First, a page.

Successfully reported this slideshow.
We use your LinkedIn profile and activity data to personalize ads and to show you more relevant ads. You can change your ad preferences anytime.

Visualising Knowledge: Why? What? How?

766 views

Published on

  • Be the first to comment

Visualising Knowledge: Why? What? How?

  1. 1. Visualising Knowledge: Why? What? How? Ben O‟Steen
  2. 2. www.bl.uk 2 “Data Visualisation” is a terrible term http://www.theguardian.com/news/datablog/2012/sep/20/women-participation-peace-deals http://www.fastcodesign.com/1672161/infographic-how-people-died-in-the-20th-century
  3. 3. www.bl.uk 3 Why? • Data Visualisation: – the "main goal of data visualization is to communicate information clearly and effectively through graphical means. It doesn‟t mean that data visualization needs to look boring to be functional or extremely sophisticated to look beautiful. Vitaly Friedman (2008) "Data Visualization and Infographics" in: Graphics, Monday Inspiration, January 14th, 2008.
  4. 4. www.bl.uk 4 Why? • Data Visualisation: – the "main goal of data visualization is to communicate information clearly and effectively through graphical means. It doesn‟t mean that data visualization needs to look boring to be functional or extremely sophisticated to look beautiful. Vitaly Friedman (2008) "Data Visualization and Infographics" in: Graphics, Monday Inspiration, January 14th, 2008.
  5. 5. www.bl.uk 5 Where do we want to start then? • Expression of a set of ideas or knowledge in order to share or explore that knowledge, clearly and effectively.
  6. 6. www.bl.uk 6 Where do we want to start then? • Expression of a set of ideas or knowledge in order to share or explore that knowledge, clearly and effectively. • The “language of expression” you choose will direct affect how you are interpreted and by whom.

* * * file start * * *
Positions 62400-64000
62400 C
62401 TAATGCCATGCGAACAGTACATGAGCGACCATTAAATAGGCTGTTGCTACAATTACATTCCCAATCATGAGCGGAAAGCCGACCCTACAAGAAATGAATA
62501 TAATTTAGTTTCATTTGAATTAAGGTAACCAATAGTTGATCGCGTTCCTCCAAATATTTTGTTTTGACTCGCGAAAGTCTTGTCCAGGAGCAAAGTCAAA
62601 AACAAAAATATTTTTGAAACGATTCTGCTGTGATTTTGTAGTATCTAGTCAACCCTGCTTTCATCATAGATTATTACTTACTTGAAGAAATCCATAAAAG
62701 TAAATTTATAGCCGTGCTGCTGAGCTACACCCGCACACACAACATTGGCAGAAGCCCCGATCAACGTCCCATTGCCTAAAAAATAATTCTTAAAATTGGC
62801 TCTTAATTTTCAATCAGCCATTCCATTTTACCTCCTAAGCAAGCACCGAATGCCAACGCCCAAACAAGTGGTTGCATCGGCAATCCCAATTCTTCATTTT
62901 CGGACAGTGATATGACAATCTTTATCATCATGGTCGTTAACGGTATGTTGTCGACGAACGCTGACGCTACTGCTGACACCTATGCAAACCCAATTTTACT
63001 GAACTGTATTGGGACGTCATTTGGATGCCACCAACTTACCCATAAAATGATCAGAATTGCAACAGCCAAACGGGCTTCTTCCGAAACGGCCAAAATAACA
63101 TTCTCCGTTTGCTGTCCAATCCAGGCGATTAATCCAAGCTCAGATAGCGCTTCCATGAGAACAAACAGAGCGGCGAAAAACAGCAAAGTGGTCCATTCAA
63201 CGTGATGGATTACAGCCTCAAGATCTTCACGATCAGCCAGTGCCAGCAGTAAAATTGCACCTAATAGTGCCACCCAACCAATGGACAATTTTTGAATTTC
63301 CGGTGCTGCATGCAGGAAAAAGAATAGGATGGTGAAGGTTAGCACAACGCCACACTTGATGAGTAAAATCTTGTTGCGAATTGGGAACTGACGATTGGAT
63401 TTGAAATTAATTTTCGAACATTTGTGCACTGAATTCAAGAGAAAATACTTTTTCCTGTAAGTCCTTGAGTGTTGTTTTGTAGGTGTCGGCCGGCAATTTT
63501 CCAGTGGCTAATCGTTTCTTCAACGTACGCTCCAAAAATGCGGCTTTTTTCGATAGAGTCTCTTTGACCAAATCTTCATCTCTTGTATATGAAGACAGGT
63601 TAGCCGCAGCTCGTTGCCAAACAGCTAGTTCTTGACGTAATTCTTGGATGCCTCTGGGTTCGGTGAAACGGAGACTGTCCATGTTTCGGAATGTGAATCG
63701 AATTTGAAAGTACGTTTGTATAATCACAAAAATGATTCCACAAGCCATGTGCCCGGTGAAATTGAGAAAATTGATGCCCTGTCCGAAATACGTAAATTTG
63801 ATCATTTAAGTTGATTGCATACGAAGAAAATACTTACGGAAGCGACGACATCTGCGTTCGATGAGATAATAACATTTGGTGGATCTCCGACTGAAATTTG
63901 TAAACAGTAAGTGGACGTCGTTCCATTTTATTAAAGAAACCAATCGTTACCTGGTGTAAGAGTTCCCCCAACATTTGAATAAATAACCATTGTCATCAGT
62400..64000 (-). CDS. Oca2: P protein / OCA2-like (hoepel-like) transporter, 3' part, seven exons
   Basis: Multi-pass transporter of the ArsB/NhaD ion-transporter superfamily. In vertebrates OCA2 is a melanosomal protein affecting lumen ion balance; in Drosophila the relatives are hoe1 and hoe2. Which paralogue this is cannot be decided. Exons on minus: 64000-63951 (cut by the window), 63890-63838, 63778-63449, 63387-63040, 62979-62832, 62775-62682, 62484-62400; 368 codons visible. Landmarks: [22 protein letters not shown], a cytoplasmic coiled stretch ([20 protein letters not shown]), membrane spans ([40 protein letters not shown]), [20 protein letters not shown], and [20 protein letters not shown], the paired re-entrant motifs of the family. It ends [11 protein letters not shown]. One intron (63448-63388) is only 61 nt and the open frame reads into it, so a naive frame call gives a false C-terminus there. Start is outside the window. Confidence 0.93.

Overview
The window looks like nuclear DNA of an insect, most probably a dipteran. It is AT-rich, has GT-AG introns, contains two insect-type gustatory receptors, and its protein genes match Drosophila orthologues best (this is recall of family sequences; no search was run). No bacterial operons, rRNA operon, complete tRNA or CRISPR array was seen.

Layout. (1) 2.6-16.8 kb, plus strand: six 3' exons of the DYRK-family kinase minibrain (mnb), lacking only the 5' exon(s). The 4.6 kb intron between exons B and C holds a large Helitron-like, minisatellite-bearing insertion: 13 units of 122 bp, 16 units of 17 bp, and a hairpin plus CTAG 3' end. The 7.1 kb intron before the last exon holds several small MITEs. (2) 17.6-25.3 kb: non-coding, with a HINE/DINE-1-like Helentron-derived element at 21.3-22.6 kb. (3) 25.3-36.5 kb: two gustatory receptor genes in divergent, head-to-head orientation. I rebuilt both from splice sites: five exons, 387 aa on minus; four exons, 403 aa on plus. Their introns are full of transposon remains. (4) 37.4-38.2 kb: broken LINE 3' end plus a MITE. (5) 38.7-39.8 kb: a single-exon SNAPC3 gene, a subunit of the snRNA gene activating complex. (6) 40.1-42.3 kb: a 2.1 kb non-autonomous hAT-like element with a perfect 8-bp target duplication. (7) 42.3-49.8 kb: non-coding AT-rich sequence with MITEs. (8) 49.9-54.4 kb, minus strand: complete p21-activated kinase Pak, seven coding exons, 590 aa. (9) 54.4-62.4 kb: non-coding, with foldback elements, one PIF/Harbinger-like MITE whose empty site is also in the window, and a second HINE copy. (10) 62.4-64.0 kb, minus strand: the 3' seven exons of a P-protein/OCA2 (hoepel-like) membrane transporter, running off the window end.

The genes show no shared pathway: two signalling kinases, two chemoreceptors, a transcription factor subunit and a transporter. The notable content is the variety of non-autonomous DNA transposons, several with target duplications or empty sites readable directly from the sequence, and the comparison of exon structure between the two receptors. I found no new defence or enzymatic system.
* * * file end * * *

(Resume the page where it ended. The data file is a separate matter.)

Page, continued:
7. 7. www.bl.uk 7 Where do we want to start then? • Expression of a set of ideas or knowledge in order to share or explore that knowledge, clearly and effectively. • The “language of expression” you choose will direct affect how you are interpreted and by whom. From http://archives.nypl.org
  8. 8. www.bl.uk 8 Language of Expression? • A „shorthand‟, a shared vocabulary. – Graphical, verbal, contextual or implied.
  9. 9. www.bl.uk 9 Language of Expression? • A „shorthand‟, a shared vocabulary. – Graphical, verbal, contextual or implied. • All expressions have an origin. They are all inventions.
  10. 10. www.bl.uk 10 Language of Expression? • A „shorthand‟, a shared vocabulary. – Graphical, verbal, contextual or implied. • All expressions have an origin. They are all inventions. – Acronyms
  11. 11. www.bl.uk 11 Language of Expression? • A „shorthand‟, a shared vocabulary. – Graphical, verbal, contextual or implied. • All expressions have an origin. They are all inventions. – Acronyms – „0‟ for the concept of zero (976 Persian or 1598 for first English use) and „=„ for equality (1557 by Robert Recorde:)